New Charitable Solicitation Law Goes Into Effect August 1
The most recent legislative session brought some much-needed changes to the Maine Charitable Solicitations Act that will simplify or eliminate filing requirements for certain nonprofits and fundraising consultants. These changes will go into effect August 1, 2014.
The following summary is reprinted with permission from the Maine Nonprofit Law E-Bulletin produced in May 2014 by Robert H. Levin, Attorney at Law. We have also updated our Fundraising and Charitable Solicitation Guidelines, which provides a comprehensive overview of how nonprofits can comply with the law.
In early April, the Maine Legislature passed (and the Governor did not veto!) a bill that simplifies the Maine Charitable Solicitations Act. L.D. 1799, passed into law as 2013 P.L. c. 539, streamlines the Act in three principal ways:
(1) The bill eliminates all filing requirements for “professional fund-raising counsel” such as independent consultants hired by charitable organizations to assist with capital campaigns or other fundraising programs.
Eliminating this category from the statute will significantly reduce paperwork for both the consultants and the charities that hire them. At the same time, charities will have slightly more responsibility to make sure they are hiring a reputable and proficient consultant, as they can no longer look to see whether someone has been licensed or disciplined by the Maine Department of Professional and Financial Regulation. Note that “professional solicitors,” i.e., those who solicit contributions from the public on behalf of a charitable organization, must still be licensed.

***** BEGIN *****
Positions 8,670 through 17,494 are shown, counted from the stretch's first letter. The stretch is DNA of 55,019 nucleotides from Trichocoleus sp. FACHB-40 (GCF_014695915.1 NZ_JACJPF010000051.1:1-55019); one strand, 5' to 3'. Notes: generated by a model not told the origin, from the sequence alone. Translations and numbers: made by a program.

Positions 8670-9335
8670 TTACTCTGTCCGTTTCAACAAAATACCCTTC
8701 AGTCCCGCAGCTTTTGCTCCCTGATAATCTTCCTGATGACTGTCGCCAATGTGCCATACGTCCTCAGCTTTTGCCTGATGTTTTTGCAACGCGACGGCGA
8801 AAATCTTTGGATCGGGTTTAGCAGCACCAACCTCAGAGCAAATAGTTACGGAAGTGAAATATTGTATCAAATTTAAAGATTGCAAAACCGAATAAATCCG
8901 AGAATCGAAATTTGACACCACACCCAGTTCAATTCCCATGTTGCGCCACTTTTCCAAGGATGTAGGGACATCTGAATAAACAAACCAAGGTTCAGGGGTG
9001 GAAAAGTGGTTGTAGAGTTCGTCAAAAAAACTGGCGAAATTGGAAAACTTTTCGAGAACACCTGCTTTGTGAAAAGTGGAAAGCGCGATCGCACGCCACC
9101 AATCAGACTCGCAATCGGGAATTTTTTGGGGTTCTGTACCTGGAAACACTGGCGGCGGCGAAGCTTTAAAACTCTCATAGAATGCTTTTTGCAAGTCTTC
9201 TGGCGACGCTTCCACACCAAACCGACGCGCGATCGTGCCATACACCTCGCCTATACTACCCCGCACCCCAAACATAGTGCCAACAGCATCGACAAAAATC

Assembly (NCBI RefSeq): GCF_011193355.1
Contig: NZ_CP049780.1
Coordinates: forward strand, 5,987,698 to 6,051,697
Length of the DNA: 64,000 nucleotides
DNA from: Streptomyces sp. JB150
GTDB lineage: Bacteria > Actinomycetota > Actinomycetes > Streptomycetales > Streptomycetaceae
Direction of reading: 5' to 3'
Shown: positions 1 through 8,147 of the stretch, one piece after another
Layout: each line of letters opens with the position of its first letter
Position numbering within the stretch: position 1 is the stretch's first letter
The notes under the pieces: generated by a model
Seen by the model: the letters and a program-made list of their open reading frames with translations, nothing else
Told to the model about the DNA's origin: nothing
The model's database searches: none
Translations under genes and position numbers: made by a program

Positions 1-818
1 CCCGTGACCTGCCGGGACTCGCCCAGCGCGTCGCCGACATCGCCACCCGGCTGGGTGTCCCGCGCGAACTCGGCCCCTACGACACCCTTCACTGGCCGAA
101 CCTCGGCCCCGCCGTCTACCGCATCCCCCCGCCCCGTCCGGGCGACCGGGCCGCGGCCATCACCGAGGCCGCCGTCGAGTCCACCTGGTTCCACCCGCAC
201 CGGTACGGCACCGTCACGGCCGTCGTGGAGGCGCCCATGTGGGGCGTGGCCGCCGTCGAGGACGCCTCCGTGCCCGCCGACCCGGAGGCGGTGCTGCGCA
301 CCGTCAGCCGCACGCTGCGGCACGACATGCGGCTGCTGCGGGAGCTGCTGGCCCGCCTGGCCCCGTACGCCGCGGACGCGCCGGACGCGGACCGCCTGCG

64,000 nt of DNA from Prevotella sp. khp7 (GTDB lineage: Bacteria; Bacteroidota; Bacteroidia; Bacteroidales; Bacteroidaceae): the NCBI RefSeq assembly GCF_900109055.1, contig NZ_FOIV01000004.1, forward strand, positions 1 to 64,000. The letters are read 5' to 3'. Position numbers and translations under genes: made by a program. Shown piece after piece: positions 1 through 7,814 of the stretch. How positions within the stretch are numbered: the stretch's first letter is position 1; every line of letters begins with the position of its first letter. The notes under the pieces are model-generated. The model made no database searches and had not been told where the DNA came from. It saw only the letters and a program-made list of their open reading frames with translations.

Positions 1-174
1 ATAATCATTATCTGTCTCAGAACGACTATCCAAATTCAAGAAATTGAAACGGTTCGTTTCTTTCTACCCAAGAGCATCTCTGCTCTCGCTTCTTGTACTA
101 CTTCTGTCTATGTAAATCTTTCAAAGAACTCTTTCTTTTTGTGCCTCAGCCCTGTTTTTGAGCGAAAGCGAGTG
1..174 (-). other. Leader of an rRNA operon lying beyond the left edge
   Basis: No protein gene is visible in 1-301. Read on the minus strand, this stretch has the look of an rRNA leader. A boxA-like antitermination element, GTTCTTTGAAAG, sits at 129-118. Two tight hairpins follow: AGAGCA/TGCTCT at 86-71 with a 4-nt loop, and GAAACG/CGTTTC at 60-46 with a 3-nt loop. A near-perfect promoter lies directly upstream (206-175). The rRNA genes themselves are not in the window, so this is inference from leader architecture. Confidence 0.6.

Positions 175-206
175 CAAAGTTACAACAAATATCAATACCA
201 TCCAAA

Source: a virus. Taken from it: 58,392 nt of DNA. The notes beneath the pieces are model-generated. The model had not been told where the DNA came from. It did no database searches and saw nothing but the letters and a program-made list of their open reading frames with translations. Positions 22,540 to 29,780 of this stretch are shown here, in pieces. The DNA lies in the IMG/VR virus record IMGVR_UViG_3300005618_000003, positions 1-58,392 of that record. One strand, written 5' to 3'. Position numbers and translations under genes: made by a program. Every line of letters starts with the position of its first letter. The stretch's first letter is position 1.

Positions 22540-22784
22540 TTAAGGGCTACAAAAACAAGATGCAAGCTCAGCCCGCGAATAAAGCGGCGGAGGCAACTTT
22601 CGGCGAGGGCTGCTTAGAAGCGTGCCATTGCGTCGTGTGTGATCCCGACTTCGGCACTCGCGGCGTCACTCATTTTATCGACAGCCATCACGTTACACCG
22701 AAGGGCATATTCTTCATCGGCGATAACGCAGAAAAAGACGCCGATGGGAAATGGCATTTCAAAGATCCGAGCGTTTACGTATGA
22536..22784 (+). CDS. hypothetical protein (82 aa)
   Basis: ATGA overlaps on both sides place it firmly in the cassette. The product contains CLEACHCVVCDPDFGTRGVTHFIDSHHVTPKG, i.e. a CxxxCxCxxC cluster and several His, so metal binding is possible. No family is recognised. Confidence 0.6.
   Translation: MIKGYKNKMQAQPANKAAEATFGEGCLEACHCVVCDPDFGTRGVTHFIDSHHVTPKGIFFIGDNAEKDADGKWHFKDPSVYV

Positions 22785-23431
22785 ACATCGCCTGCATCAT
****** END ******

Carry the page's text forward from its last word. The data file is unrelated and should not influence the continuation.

(2) The bill eliminates registration and annual filing requirement for organizations that qualify as exempt from the annual registration requirement.
The most common exemptions are if solicitations are conducted primarily within their membership or if contributions from the public (not including foundation or government grants) are $35,000 or below or from 35 persons or fewer during a calendar year. (Note that these exemption thresholds were raised by the Maine Legislature in 2013, up from $10,000 and 10 persons.)
The small downside of eliminating the registration and annual exemption filing is that an organization should have an internal way of tracking contributions to confirm that it remains exempt from one year to the next, or else a growing organization could find itself out of compliance if it exceeds the $35,000/35 person threshold or no longer solicits primarily within its membership.
(3) The bill eliminates the requirement that charitable organizations submit an IRS determination letter along with their initial registration application. Due to the time delays from the IRS in issuing determination letters, many new organizations were tripped up by this requirement. It was also a problem for certain 501(c)(4) social welfare organizations that were never required to obtain an IRS determination letter.
Coming on top of 2013 amendments to the Charitable Solicitations Act, this bill further streamlines and simplifies the statute. Although L.D. 1799 as originally submitted would have eliminated all filing requirements for charitable organizations and not just for fund-raising counsel, the Legislature backed off that sweeping change and instead went for more these more limited, but still helpful, amendments.